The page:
CAS ID #: 7440-02-0
Affected Organ Systems: Cardiovascular (Heart and Blood Vessels), Dermal (Skin), Immunological (Immune System), Respiratory (From the Nose to the Lungs)
Cancer Effects: Reasonably Anticipated to be a Human Carcinogen, Known to be a Human Carcinogen
Chemical Classification: Inorganic substances
Summary: Nickel is a very abundant natural element. Pure nickel is a hard, silvery-white metal. Nickel can be combined with other metals, such as iron, copper, chromium, and zinc, to form alloys. These alloys are used to make coins, jewelry, and items such as valves and heat exchangers. Most nickel is used to make stainless steel. Nickel can combine with other elements such as chlorine, sulfur, and oxygen to form nickel compounds. Many nickel compounds dissolve fairly easy in water and have a green color. Nickel compounds are used for nickel plating, to color ceramics, to make some batteries, and as substances known as catalysts that increase the rate of chemical reactions. Nickel is found in all soil and is emitted from volcanoes. Nickel is also found in meteorites and on the ocean floor. Nickel and its compounds have no characteristic odor or taste.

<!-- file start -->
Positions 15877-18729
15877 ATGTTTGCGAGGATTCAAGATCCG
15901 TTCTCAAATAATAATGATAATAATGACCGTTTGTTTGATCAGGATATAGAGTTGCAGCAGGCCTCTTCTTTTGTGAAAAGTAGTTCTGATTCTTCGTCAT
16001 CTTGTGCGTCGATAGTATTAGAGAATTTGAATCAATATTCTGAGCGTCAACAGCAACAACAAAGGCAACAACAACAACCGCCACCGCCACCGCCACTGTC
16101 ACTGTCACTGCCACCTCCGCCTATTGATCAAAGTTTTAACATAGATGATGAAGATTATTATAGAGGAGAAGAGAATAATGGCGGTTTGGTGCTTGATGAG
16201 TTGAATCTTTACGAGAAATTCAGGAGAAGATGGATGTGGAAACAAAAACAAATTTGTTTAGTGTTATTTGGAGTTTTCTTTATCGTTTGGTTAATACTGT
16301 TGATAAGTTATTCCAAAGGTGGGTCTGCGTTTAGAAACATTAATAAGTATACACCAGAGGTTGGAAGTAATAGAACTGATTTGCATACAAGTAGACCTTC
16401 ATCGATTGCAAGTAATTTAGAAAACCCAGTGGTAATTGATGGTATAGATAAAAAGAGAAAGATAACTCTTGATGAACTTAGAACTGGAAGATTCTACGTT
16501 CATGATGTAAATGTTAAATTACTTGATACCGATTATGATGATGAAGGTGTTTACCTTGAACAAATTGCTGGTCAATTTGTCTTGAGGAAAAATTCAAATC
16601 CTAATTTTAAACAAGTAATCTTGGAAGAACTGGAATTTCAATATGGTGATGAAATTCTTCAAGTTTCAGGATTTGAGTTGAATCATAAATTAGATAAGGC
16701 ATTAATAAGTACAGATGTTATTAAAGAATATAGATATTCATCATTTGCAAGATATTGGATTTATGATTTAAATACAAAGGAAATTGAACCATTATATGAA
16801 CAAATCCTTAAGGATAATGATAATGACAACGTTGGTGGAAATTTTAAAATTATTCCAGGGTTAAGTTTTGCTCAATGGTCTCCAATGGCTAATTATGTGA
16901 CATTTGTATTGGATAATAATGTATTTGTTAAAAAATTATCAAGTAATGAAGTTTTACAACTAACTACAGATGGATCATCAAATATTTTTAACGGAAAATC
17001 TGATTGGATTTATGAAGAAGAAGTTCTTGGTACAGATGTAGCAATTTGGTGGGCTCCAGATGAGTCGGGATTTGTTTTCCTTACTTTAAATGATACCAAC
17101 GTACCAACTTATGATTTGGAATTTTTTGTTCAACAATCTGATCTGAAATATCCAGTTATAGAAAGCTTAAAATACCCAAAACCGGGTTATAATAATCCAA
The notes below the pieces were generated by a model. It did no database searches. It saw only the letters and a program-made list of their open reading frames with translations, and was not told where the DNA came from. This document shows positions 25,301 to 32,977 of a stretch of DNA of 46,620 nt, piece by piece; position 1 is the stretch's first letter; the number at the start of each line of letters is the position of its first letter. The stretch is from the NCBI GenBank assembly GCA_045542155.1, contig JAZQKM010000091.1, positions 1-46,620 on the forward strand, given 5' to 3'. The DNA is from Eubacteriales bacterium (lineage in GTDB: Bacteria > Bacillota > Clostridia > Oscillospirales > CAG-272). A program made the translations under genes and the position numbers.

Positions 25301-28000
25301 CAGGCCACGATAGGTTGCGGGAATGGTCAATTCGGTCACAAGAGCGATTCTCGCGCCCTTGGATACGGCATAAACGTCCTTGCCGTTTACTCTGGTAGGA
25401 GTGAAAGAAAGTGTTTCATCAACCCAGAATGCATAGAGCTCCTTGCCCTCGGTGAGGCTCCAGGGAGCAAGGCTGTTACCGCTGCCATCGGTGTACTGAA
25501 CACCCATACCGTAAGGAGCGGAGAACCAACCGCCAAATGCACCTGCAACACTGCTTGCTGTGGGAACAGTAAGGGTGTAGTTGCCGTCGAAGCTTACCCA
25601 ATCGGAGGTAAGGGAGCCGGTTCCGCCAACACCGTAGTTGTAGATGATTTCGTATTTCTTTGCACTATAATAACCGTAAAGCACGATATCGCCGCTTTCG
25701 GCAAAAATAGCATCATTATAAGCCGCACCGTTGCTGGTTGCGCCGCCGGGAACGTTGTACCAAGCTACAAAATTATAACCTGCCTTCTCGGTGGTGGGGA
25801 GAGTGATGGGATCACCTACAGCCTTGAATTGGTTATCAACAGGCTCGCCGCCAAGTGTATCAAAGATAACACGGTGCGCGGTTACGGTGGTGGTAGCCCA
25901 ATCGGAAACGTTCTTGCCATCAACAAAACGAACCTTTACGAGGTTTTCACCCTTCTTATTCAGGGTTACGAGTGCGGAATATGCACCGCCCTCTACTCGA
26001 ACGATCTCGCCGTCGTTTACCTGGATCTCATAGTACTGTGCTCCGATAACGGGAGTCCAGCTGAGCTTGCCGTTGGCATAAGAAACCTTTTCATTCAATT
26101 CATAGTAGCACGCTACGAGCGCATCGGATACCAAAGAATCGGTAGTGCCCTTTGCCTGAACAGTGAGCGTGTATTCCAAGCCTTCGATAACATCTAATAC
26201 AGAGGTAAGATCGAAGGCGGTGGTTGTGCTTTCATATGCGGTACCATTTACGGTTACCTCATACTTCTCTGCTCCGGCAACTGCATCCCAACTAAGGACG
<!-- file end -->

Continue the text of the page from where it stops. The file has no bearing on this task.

Toxicological and Health Professionals
Succinctly characterizes the toxicologic and adverse health effects information for a hazardous substance.
Quick reference guide providing information such as chemical and physical properties, sources of exposure, routes of exposure, minimal risk levels, children's health, and health effects for a substance.
Prioritization of substances based on a combination of their frequency, toxicity, and potential for human exposure at National Priorities List (NPL) sites.
The MRL is an estimate of the daily human exposure to a hazardous substance that is likely to be without appreciable risk of adverse, non-cancer health effects over a specified duration of exposure. The information in this MRL serves as a screening tool to help public health professionals decide where to look more closely to evaluate possible risk of adverse health effects from human exposure.
- Page last reviewed: March 3, 2011
- Page last updated: March 3, 2011
- Content source: Agency for Toxic Substances and Disease Registry